|Product certification focuses mainly on ingredients used||Product certification uses 12 Biodynamic processing standards so the agricultural ingredients used define the product|
Of course, many organic farmers recognise the importance of caring for their soil and may already be practising some of the Biodynamic methods, thereby exceeding the Organic standards.
However, a Demeter Certified Biodynamic farm must meet all of the Biodynamic standards, not just a handful. And if a farm is Demeter-certified, it means that it has also met the organic standard, even if it isn’t certified organic! Certified Demeter Biodynamic is as good as it gets in agriculture. It‚is the platinum standard for high-quality, nutrient-dense food.
How to Get the Most from Organic Biodynamic Moringa
Related to broccoli, cauliflower, and Brussels sprouts and somewhat similar in taste, Dr Mercola’s Organic Biodynamic Moringa can be sprinkled over or added to casseroles, soups, and other recipes.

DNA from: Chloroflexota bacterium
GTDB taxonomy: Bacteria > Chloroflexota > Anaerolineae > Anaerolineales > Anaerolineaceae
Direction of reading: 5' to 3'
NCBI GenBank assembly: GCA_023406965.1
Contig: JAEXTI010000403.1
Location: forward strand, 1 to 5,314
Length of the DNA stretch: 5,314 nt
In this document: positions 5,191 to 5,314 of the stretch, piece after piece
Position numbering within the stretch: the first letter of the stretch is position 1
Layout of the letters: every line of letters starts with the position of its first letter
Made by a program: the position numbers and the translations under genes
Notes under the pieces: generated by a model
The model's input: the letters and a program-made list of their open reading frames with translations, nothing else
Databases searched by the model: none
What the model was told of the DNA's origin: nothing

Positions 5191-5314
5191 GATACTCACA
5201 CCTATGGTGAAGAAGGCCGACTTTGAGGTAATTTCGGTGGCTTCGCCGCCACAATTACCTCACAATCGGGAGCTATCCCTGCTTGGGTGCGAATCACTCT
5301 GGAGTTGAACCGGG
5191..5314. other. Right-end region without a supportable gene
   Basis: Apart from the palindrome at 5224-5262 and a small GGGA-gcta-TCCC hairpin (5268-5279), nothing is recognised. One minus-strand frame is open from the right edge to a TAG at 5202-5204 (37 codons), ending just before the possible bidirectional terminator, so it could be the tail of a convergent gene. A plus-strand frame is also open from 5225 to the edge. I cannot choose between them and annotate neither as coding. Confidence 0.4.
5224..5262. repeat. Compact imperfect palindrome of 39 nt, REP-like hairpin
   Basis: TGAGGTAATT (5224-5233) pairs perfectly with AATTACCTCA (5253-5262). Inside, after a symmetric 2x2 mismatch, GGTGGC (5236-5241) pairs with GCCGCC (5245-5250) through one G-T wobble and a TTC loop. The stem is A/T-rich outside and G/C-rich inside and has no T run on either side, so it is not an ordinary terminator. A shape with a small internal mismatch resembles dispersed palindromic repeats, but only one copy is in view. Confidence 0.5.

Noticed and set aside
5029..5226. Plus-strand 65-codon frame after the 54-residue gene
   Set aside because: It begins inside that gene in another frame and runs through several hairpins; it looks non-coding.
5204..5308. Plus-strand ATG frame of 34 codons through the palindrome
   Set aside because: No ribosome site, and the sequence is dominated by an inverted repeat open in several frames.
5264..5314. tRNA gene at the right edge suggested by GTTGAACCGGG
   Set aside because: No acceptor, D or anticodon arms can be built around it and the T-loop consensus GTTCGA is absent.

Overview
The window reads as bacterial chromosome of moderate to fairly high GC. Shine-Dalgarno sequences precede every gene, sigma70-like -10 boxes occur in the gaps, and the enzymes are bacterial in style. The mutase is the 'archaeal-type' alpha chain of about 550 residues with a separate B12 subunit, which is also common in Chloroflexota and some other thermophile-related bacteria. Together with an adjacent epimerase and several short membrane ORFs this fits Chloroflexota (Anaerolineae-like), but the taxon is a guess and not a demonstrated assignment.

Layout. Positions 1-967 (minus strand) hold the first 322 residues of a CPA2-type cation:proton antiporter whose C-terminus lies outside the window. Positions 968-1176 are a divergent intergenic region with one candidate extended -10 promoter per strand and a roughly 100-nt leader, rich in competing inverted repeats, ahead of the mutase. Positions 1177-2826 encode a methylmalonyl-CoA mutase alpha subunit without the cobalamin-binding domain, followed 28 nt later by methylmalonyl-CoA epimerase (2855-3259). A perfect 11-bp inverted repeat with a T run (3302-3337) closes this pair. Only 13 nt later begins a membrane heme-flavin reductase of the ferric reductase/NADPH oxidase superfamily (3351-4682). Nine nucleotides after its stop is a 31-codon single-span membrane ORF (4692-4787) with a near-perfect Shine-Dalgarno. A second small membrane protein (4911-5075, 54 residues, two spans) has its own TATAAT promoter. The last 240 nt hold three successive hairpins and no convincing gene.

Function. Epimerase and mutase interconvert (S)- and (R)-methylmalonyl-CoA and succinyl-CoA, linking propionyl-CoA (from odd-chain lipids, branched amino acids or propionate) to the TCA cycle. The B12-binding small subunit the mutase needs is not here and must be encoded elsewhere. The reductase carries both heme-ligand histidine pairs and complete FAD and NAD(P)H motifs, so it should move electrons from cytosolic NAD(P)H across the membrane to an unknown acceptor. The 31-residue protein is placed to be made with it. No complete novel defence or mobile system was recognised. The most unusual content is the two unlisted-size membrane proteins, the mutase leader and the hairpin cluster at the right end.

Since Dr Mercola’s Moringa comes to you raw, it is best consumed uncooked as excessive heat may damage its nutritional compounds.
Ideally add it to cooked foods, salads, soups, and cold drinks. If you want to add it to hot entrees or soup, do so after it is finished cooking or in the last few minutes of cooking to minimise heat exposure.
Moringa powder makes a great addition to smoothies as well as fresh squeezed vegetable juice. For a delicious beverage on its own, try blending it with unsweetened coconut milk, fresh ginger, lemon, and a light touch of honey.
You can also add the powder to hot water to make Moringa tea. Just don’t allow the Moringa to boil. Simply brew the powder for a few minutes in the pre-heated water.
These are a few examples, but why not experiment yourself!